2 ELR 20275 | Environmental Law Reporter | copyright © 1972 | All rights reserved
City of New York v. United StatesCivil No. 71-C-1639 (E.D.N.Y. January 20, 1972)
The Interstate Commerce Commission must consider environmental factors and must file an environmental impact statement before it may authorize abandonment of a railroad line in Brooklyn, regardless of the advanced stage of the proceedings and the improbability of the existance of an alternative to allowing abandonment. These steps are necessary to preserve the integrity of NEPA. Only sections of the opinion setting out that facts and the court's discussion of the NEPA issue are reproduced below. The full text is available from ELI as ELR Dig.  for $3.30.
Counsel for Plaintiff
New York, N.Y.
Counsel for United States of America
Lloyd H. Baker Assistant U.S. Attorney
Eastern District of New York
Counsel for Defendant, Interstate Commerce Commission
Theodore C. Knappen Assistant General Counsel
Counsel for Defendant, Bush Terminal R.R.
G. Clark Cummings
New York, N.Y.
[2 ELR 20275]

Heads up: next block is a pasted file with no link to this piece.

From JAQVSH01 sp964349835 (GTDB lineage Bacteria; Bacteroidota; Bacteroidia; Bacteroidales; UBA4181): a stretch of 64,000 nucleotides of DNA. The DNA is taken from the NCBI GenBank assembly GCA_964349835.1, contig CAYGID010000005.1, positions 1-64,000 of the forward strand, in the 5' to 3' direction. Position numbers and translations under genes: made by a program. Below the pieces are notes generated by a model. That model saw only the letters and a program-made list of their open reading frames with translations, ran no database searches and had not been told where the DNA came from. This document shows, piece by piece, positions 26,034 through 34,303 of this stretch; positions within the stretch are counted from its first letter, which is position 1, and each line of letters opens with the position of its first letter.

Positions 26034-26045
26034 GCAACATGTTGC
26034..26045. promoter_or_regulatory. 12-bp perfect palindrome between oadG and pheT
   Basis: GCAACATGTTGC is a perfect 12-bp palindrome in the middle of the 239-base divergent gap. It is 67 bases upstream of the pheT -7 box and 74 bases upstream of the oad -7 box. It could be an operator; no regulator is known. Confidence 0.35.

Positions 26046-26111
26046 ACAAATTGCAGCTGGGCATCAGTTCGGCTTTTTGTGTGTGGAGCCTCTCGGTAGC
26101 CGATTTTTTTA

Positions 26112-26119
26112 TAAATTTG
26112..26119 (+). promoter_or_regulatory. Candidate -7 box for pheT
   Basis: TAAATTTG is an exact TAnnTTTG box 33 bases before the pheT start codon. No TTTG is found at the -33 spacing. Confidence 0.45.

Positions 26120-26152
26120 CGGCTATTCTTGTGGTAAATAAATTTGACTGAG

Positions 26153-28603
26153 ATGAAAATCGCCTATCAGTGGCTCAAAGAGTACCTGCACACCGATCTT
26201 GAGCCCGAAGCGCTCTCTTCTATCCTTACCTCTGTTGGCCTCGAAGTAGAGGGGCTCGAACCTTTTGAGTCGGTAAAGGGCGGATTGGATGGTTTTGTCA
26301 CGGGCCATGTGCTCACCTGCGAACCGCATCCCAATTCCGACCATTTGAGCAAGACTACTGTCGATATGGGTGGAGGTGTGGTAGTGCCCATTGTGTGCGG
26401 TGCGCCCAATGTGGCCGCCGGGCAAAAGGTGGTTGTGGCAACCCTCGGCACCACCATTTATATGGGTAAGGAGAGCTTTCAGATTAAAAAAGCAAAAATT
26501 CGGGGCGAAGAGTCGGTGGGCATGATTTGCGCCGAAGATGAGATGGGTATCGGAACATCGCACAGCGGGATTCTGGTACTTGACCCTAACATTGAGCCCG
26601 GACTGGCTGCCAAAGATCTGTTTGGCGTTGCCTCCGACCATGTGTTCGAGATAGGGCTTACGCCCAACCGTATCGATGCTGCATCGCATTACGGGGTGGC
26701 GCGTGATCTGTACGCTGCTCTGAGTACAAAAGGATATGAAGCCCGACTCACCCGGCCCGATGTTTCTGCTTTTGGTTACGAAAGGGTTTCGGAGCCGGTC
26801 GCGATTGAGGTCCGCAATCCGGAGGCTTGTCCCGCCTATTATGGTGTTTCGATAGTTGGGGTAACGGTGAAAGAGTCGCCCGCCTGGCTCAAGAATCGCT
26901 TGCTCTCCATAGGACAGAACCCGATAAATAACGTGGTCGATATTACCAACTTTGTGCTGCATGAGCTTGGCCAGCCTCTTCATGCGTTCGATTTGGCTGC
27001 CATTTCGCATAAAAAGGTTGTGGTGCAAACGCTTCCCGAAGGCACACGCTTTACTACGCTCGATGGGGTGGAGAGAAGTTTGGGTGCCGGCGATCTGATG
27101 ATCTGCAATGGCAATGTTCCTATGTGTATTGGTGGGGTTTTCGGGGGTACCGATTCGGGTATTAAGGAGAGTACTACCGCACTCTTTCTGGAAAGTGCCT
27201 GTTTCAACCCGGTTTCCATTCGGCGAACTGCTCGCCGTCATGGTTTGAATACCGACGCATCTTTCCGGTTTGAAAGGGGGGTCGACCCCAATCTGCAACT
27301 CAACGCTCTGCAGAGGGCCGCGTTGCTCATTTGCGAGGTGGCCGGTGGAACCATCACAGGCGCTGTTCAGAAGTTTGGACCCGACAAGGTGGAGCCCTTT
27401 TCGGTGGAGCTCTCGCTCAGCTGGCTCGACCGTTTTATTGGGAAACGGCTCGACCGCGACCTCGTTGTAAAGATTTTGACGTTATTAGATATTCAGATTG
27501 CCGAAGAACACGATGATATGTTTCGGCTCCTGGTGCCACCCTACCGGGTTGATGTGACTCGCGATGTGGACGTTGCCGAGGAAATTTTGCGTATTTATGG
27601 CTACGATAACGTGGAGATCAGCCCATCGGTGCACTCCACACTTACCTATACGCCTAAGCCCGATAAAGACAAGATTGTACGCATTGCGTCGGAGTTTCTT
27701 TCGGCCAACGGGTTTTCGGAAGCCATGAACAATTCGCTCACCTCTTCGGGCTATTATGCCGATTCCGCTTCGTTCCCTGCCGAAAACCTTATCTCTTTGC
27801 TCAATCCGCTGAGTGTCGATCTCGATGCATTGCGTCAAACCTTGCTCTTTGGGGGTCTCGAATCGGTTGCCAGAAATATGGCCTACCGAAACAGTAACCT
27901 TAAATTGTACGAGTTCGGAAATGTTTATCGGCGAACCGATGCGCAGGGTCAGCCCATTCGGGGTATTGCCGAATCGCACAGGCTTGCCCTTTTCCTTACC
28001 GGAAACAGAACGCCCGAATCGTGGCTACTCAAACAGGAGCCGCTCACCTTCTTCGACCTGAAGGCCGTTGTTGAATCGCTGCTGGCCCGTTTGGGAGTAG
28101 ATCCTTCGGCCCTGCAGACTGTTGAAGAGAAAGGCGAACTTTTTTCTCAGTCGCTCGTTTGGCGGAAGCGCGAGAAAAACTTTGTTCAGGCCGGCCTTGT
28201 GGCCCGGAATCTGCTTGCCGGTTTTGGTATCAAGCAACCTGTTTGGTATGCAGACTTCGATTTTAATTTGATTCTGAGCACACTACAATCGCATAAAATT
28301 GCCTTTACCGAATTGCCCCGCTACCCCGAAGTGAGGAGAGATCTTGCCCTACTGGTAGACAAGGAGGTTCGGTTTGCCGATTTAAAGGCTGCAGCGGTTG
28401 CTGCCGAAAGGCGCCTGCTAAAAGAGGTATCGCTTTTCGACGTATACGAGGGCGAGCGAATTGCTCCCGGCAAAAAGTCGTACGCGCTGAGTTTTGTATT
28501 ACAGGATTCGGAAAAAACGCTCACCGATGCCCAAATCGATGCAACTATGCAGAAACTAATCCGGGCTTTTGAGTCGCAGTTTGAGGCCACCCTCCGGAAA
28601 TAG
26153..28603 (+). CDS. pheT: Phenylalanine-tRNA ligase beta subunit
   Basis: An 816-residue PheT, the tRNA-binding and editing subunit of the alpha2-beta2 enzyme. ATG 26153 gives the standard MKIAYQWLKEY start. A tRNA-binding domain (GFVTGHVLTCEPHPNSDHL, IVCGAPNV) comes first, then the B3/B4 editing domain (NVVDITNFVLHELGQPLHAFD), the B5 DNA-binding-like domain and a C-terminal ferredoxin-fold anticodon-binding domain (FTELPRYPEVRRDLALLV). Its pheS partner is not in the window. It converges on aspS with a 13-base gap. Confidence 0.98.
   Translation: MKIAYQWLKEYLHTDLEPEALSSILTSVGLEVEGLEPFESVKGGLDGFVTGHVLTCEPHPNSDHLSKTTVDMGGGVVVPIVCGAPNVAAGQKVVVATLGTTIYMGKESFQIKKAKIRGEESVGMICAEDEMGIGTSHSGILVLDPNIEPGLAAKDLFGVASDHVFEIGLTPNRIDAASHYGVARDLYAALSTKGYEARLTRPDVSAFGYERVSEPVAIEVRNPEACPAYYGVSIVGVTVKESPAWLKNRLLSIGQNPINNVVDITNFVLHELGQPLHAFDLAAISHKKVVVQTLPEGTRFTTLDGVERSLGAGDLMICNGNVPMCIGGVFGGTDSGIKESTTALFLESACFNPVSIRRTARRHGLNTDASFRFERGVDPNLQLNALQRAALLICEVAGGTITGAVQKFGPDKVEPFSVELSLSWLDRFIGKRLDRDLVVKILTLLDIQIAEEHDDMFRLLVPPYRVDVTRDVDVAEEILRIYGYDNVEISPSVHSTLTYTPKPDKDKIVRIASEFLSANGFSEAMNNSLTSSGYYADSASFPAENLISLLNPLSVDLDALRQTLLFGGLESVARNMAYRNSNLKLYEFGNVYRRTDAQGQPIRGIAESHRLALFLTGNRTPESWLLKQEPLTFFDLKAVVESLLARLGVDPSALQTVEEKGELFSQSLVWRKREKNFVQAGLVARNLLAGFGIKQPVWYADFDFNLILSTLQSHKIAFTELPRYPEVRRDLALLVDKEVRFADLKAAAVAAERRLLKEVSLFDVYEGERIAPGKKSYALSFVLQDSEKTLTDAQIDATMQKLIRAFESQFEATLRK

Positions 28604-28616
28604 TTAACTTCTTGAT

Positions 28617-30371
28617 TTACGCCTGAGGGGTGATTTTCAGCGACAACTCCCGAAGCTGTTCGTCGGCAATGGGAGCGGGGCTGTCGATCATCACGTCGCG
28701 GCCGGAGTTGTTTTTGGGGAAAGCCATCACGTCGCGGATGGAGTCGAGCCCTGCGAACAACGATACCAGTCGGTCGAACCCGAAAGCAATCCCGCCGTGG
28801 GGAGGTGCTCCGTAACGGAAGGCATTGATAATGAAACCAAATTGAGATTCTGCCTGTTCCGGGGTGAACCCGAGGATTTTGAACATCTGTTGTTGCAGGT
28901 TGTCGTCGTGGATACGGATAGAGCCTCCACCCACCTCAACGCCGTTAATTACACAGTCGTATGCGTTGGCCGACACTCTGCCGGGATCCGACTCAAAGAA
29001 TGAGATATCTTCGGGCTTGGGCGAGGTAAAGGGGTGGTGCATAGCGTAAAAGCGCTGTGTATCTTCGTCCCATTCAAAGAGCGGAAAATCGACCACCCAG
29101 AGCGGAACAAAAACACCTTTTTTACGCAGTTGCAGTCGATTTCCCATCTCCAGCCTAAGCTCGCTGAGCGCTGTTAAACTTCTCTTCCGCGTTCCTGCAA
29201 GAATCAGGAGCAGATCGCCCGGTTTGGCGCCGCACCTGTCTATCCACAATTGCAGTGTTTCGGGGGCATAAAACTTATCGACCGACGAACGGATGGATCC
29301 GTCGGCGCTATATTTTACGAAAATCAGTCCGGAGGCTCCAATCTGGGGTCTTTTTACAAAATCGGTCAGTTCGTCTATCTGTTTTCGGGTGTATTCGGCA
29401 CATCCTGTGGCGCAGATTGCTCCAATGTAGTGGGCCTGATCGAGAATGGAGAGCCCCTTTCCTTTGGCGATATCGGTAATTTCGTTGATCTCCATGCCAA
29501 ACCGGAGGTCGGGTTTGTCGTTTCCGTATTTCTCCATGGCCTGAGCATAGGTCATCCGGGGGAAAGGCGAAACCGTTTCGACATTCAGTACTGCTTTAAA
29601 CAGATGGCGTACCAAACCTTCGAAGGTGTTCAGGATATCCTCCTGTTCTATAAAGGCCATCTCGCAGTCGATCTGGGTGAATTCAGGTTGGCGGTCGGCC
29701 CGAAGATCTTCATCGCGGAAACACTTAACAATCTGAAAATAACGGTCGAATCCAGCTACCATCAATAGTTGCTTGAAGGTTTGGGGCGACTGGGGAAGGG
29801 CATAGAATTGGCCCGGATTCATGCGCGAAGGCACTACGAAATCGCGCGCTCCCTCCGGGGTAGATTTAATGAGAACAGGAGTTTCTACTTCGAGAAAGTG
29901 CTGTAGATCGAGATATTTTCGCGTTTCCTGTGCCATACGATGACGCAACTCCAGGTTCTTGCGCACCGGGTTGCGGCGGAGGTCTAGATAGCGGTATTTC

In this action against the United States, the Interstate Commerce Commission, Bush Terminal Railroad and certain of the latter's officers and directors, the City of New York, joined by several intervenors, asks us to annul an order of the Interstate Commerce Commission dated December 13, 1971, in F.D. No. 25896, which authorized abandonment of the entire line of Bush Terminal Railroad Company (the Railroad) in Kings County, New York, and Hudson County, New Jersey. The order, which was effective immediately, was entered after the Railroad on December 1, 1971, had unilaterally imposed an embargo on all outgoing freight and announced that on December 15, 1971, it would impose a similar embargo on all incoming freight, because of the allegedly unseaworthy condition of its marine equipment, and after users of the Railroad had begun an action to enjoin the embargo which they considered to be an unauthorized abandonment. The Railroad terminated operation on December [2 ELR 20276] 13 immediately on learning of the Commission's order.1